Prewarming is the application of heat to the patient’s body prior to entry to the operative suite and provides the best defense against IPH development. Utilization of prewarming increases heat content within the peripheral compartment and decreases redistribution of heat from core to periphery (Cooper, 2006; Putzu, Casati, Berti, & Pagliarini, 2007; Wagner, Byrne, & Kolcaba, 2006b). Benefits can be derived from 30 minutes or more of prewarming providing maintenance of normothermia for up to three hours. Without prewarming, patient core temperature within the operative suite decreases quickly after anesthesia induction despite active warming. Once the redistribution phase begins increasing and maintaining core temperature becomes difficult due to the time required to re-warm the patient. This is significant for short duration surgical procedures. Prewarming also provides a method of warming patients who may be difficult to warm within the operative suite. For example, during large, open cavity surgery or procedures during which there is large body area exposure.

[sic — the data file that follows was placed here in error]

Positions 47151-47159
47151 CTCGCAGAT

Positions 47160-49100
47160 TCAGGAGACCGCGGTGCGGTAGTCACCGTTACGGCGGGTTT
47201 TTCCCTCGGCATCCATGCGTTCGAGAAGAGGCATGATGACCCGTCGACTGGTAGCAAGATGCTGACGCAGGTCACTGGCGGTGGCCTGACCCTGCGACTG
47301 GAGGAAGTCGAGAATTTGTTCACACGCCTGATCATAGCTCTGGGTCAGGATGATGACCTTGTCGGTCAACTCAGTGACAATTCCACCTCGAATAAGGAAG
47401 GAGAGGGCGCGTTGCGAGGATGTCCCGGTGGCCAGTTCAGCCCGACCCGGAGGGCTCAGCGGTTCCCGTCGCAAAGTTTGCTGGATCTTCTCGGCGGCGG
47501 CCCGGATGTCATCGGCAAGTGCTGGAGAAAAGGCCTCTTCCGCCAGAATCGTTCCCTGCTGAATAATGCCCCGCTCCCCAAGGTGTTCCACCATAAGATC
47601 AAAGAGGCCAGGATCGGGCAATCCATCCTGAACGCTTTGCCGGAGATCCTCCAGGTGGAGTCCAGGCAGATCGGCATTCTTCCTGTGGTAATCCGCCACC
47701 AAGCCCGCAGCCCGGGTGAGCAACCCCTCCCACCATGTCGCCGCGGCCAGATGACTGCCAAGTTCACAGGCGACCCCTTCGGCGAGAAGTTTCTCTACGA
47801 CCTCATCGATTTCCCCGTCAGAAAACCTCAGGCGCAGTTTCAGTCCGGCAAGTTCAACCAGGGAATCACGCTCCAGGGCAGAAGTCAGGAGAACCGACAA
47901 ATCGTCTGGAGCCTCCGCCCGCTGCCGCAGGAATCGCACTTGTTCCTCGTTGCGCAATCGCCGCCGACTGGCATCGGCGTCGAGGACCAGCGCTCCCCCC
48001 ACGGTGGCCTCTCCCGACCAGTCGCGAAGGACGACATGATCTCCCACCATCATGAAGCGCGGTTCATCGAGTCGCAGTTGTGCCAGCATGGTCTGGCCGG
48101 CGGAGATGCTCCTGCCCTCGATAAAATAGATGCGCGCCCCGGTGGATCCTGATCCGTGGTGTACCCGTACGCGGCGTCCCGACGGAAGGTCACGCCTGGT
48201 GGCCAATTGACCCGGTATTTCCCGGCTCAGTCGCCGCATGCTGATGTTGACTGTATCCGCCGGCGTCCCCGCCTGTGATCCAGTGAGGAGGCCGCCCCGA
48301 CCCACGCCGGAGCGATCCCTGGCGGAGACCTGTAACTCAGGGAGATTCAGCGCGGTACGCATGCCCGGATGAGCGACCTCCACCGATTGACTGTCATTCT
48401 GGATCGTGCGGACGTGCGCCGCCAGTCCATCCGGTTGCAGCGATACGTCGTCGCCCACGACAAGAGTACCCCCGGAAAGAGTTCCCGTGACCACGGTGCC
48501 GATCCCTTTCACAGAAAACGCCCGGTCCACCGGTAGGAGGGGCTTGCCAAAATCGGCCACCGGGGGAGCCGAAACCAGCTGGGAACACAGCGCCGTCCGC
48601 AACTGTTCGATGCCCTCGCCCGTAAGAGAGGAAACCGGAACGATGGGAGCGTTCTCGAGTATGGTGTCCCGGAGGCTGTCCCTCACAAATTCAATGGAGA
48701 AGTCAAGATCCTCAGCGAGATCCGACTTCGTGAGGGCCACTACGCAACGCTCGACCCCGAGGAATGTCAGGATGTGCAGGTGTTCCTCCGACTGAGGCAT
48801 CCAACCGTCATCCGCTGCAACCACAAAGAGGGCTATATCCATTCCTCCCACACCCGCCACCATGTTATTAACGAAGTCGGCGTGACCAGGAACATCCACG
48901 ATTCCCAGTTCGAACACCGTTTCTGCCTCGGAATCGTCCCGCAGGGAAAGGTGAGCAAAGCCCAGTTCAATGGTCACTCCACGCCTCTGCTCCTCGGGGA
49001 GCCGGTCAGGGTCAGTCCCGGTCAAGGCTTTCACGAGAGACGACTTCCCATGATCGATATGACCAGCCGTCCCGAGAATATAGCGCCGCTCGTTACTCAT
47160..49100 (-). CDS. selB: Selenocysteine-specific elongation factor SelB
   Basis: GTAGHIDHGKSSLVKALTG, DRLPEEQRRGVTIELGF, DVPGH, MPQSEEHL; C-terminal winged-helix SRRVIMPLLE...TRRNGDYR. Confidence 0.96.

Traditionally, cotton blankets have been utilized to provide thermal comfort and prevent IPH within the perioperative environment, but this has been proven to be ineffective and inefficient (Cooper, 2006; Mahoney & Odom, 1999; Senn, 2002; Sessler & Schroeder, 1993; Wagner et ai., 2006b). Heat content in cotton blankets dissipates within ten minutes. This results in the need for constant replacement and ineffective patient prewarming. A more effective and efficient method is the use of forced-air warming (FAW) (Fiedler, 2001; Paulikas, 2008; Sessler & Schroeder, 1993; Weirich, 2008).
Prevention of IPH is simple, cost effective, and easily managed within the perioperative period. Strategies include preoperative warming, maintenance of normothermia during the intraoperative period, and continued monitoring and intervention in the PACU. The elimination of IPH can improve surgical outcomes, increase patient satisfaction, and assist in delivering fiscally responsible care during the perioperative episode.
All further references to temperature will reflect Celsius measurement and will omit the term “Celsius”.
Pictured above (left-right) are: Jill Espelin, Anita Volpe, Sandra Bellini, and Thomas van Hoof